Bank fires up £290bn virus fighting fund: Interest rates are cut to record low of 0.25%
The Bank of England led a double-barrelled response to the coronavirus crisis as it unveiled an emergency package to stave off recession.
Just hours before Rishi Sunak delivered his Budget to Parliament, the central bank slashed interest rates from 0.75 per cent to a record low of 0.25 per cent.
Appearing together at the Bank in London, outgoing Governor Mark Carney and his successor Andrew Bailey also announced plans to free up an extra £290billion for lenders to loan to customers to shield them from the impact of the outbreak.
Appearing together at the Bank in London, outgoing Governor Mark Carney and his successor Andrew Bailey announced plans to free up an extra £290bn for lenders to loan to customers
Hours later in Westminster the Chancellor heaped praise on Carney and Bailey and said ‘together, we are taking action that is coordinated, coherent and comprehensive’.
Kallum Pickering, senior economist at Berenberg, said: ‘The joint action reflects the intention to send a big message that policy makers are prepared to take aggressive, pre-emptive steps to support the economy.’
As well as cutting interest rates, the Bank of England had two more cards to play.
It is offering banks and building societies the opportunity to borrow from its reserves at least 5 per cent of what they currently lend to households and businesses, at interest rates close to the new 0.25 per cent base rate.
One bank two governors
Mark Carney and Andrew Bailey appeared alongside each other at the Bank of England yesterday before their official handover next week.
In an unprecedented move, the Governor sat alongside his successor to brief the country over their plans to shield the economy from the impact of coronavirus.
Their appearance came before Bailey succeeds Carney at Threadneedle Street on Monday.
It followed an emergency meeting of the monetary policy committee on Tuesday when the rate cut was agreed.
Bailey joined the Bank in 1985 before becoming chief executive of the Financial Conduct Authority in 2016.
The lenders will be expected to use this to hand out cheaper loans to households and businesses.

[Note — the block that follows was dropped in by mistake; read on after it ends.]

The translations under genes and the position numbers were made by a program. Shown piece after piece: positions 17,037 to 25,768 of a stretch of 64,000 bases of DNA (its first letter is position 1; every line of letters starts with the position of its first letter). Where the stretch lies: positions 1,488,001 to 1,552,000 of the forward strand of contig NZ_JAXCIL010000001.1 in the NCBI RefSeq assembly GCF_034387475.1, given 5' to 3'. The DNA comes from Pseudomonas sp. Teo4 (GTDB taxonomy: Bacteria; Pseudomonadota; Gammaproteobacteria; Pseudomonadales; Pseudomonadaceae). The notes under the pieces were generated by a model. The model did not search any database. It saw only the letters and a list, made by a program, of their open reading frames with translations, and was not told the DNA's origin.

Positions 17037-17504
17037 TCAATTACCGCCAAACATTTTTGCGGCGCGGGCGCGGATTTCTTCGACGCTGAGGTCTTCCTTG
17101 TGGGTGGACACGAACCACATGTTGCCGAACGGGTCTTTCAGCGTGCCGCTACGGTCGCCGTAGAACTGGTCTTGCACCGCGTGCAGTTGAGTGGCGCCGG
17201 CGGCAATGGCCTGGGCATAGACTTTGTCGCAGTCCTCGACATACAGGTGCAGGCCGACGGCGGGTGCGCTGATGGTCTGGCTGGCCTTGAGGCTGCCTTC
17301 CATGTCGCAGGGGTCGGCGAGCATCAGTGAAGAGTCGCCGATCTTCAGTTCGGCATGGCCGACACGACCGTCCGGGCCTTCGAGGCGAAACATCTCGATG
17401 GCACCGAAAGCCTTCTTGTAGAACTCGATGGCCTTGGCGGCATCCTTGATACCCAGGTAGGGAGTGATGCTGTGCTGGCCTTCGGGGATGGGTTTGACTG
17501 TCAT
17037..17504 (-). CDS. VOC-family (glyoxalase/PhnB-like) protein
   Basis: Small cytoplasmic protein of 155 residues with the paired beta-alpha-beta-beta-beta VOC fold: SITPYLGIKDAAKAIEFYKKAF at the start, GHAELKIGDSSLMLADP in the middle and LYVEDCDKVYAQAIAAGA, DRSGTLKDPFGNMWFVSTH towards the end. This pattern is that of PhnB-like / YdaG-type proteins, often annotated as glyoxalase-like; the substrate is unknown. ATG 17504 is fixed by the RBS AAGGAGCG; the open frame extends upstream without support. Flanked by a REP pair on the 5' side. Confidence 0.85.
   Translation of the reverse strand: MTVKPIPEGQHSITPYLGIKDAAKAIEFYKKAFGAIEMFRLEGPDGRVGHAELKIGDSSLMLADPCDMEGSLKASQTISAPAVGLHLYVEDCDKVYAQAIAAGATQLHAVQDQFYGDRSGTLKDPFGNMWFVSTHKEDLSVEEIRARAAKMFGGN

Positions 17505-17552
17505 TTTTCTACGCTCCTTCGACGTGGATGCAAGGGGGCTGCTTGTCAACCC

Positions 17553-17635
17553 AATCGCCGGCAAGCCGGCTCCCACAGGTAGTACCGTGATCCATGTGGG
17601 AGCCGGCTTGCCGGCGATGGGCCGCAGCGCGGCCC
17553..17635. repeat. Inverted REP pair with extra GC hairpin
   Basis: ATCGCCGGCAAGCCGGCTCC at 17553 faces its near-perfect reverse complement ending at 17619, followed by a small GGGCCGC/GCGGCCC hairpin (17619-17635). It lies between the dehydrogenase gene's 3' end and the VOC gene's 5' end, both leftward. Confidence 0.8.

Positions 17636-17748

Banks who increase their lending rather than holding back, especially to smaller businesses, will get more money from the central bank.
In total, Carney said that this could pump more than £100billion into the economy.
Another £190billion will come from reducing the ‘counter-cyclical capital buffer’, a requirement brought in after the financial crisis which forces banks to put money away in good times to be used when trouble strikes.
Before yesterday, banks were told to store cash worth 1 per cent of their loans to UK borrowers.
This was due to rise to 2 per cent by December. But the Bank has cut this to 0 per cent, allowing lenders to use this money to support customers.
Carney said: ‘These measures will help to keep firms in business and people in jobs, and prevent a temporary disruption from causing longer-lasting harm.’
The Bank’s base rate has only ever been cut as low as 0.25 per cent once before, in August 2016, and it will be bad news for savers who have been dogged by low interest rates ever since the 2008 crash.
But it should help stricken businesses trying to cope with the impact of the coronavirus. It will also encourage lenders to make more debt available to businesses suffering from cash flow issues or those looking to expand.
The cut was the first time the rate-setting Monetary Policy Committee has made a decision outside one of its six-weekly meetings since the financial crisis.
Mike Cherry, national chairman of the Federation of Small Businesses, said: ‘The £100billion cash injection into banks earmarked for small business lending will hopefully throw a lifeline to firms suffering from cashflow issues.’
Karim Haji, at KPMG UK, added: ‘Thanks to a decade of scrutiny around banks’ capital resilience and rigorous annual stress tests, the finance sector is in a good position to help but it won’t be a comfortable journey.’